While all investments carry some amount of risk, Thai real estate is relatively safe when you look at the potential returns available. Prices usually recover in a year or two after significant political events or natural disasters which make the Thai property market safer than others in the region. You as an investor will need to weigh the risk against the returns before making a decision.

A condotel is a condominium that is managed and marketed like a hotel. Individuals buy units and the hotel company selected by the developer will operate the project. In most cases, all of the revenue generated by the condotel is pooled together and distributed evenly among unit owners. Most condotels provide buyers with a chance to stay at the property a set number of days each year.

A rental guarantee is when a developer locks in a specified return for a set period of time when an individual purchases a unit. These can provide investors with peace of mind.

Some leasehold agreements in Thailand feature guaranteed buy back clauses. This means the leaseholder agrees to buy back the property at the end of the lease agreement. We recommend that anyone buying a leasehold property in Thailand have a guaranteed buy back in place.

It’s possible but not always recommended for completed units. In Bangkok, it is not unusual for some investors to purchase units in newly launched projects from overseas.

Some people use these interchangeably, but they are two separate real estate classes in Thailand. An apartment is a residential building owned and managed by a single owner. A condominium has units with individual owners. A property management company oversees the building but the units are looked after by each owner. Some will use them as a residence and others let them out.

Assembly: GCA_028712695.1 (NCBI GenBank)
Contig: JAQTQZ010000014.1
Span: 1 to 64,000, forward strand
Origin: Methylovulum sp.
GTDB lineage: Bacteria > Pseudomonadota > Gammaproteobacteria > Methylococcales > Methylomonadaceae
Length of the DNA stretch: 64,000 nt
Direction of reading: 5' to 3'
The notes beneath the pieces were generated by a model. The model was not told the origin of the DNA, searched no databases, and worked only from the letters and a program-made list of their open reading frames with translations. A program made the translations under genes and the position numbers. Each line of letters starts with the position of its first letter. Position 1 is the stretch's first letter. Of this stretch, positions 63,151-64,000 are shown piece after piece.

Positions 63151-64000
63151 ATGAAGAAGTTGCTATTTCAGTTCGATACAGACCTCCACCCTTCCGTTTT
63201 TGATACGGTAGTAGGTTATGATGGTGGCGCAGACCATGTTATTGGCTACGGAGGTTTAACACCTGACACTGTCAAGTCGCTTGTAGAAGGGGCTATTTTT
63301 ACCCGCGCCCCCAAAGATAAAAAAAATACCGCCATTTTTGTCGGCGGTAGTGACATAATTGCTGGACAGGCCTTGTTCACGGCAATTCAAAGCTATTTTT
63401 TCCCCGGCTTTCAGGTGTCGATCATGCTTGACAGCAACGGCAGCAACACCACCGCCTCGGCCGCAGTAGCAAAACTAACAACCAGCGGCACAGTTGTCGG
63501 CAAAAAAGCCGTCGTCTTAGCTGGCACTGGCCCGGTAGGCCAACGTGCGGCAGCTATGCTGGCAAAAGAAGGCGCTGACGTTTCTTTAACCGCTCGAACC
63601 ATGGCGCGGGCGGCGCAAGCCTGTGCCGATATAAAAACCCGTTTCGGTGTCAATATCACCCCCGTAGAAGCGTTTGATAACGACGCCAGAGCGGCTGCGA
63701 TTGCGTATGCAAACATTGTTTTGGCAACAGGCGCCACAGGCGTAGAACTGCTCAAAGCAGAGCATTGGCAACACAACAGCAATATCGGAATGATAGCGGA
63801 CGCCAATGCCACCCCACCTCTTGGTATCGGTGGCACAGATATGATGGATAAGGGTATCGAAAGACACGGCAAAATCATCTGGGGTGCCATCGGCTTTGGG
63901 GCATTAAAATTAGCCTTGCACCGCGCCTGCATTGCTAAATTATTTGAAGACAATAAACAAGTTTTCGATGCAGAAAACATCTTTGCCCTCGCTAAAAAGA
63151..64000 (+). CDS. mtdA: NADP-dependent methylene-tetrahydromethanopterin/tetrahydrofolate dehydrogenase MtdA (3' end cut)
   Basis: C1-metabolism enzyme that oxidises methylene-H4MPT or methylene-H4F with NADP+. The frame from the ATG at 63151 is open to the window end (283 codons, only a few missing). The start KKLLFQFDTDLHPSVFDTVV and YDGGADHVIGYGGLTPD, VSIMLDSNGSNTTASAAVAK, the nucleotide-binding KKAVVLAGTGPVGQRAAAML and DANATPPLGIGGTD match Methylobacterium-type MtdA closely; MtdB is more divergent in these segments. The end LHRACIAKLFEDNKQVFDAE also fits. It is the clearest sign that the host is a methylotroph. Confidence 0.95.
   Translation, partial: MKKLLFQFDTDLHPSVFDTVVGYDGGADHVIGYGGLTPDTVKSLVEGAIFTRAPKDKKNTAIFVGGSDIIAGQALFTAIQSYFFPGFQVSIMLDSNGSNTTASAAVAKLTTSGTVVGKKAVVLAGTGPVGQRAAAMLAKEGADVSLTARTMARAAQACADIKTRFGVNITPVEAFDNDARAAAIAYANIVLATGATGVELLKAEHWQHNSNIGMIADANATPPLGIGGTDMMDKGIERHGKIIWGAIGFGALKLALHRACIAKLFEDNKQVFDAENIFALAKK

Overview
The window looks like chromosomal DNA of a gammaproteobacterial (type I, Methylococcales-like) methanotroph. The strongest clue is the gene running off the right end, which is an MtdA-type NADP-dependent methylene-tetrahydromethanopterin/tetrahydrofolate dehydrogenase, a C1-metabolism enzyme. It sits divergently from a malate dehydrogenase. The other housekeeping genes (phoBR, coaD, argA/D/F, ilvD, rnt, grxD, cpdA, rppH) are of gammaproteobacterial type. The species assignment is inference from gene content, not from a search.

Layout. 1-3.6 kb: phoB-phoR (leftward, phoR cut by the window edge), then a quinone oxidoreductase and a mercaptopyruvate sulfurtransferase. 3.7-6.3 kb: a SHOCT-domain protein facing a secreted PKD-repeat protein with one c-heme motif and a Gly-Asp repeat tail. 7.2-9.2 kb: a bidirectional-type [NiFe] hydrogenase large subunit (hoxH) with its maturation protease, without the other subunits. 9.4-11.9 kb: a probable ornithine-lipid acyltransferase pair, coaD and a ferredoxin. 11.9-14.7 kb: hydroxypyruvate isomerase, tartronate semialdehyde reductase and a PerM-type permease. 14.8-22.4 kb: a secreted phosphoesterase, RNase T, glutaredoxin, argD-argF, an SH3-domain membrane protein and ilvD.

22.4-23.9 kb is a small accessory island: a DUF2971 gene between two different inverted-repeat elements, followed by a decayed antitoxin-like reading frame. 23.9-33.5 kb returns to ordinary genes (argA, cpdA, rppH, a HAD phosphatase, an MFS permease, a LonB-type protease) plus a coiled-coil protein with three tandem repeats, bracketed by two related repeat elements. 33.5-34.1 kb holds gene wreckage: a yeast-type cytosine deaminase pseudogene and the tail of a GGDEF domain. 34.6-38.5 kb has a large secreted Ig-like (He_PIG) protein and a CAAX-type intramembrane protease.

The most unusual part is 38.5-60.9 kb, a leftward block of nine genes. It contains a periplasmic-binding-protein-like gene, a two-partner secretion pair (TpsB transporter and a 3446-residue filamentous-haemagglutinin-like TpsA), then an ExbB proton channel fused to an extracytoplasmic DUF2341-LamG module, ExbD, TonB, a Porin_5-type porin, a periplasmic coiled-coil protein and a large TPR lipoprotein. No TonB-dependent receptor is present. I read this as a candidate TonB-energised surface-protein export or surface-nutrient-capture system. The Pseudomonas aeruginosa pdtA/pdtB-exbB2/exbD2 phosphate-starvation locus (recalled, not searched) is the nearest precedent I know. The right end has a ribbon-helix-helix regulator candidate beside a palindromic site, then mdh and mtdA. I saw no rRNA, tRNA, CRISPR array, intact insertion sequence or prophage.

Yes. If you prefer not to do this yourself, there are companies in Thailand that will handle this for you.

New changes to the Consumer Protection Act, the legislation governing rentals in Thailand, have made things more favorable for renters. That being said, landlords now have more standardization that protects them as well.

Sell

There is competition to sell condominium units in places like Bangkok and the country’s resort areas. That is why it is important to work with a company such as Century21 Skylux who has the tools to market your property. We recommended anyone trying to sell a property to have professional photography. This can make selling a lot easier.

Get in touch with us today if you are thinking about selling a Thai property.

Rent

Yes. The government collects a 12.5% tax per year on the annual rental revenue. It is possible for the owner to have tenants pay this tax as long as it is stated in their rental agreement.

Yes. Most tenants in Bangkok are expecting to rent a condominium that is at least semi-furnished and most want fully furnished units. While there are plenty of furniture shops in Thailand, it is recommended to higher a proper interior designer if you are serious about finding a tenant quickly.

Yes. If you prefer not to do this yourself, there are companies in Thailand that will handle this for you.

New changes to the Consumer Protection Act, the legislation governing rentals in Thailand, have made things more favorable for renters. That being said, landlords now have more standardization that protects them as well.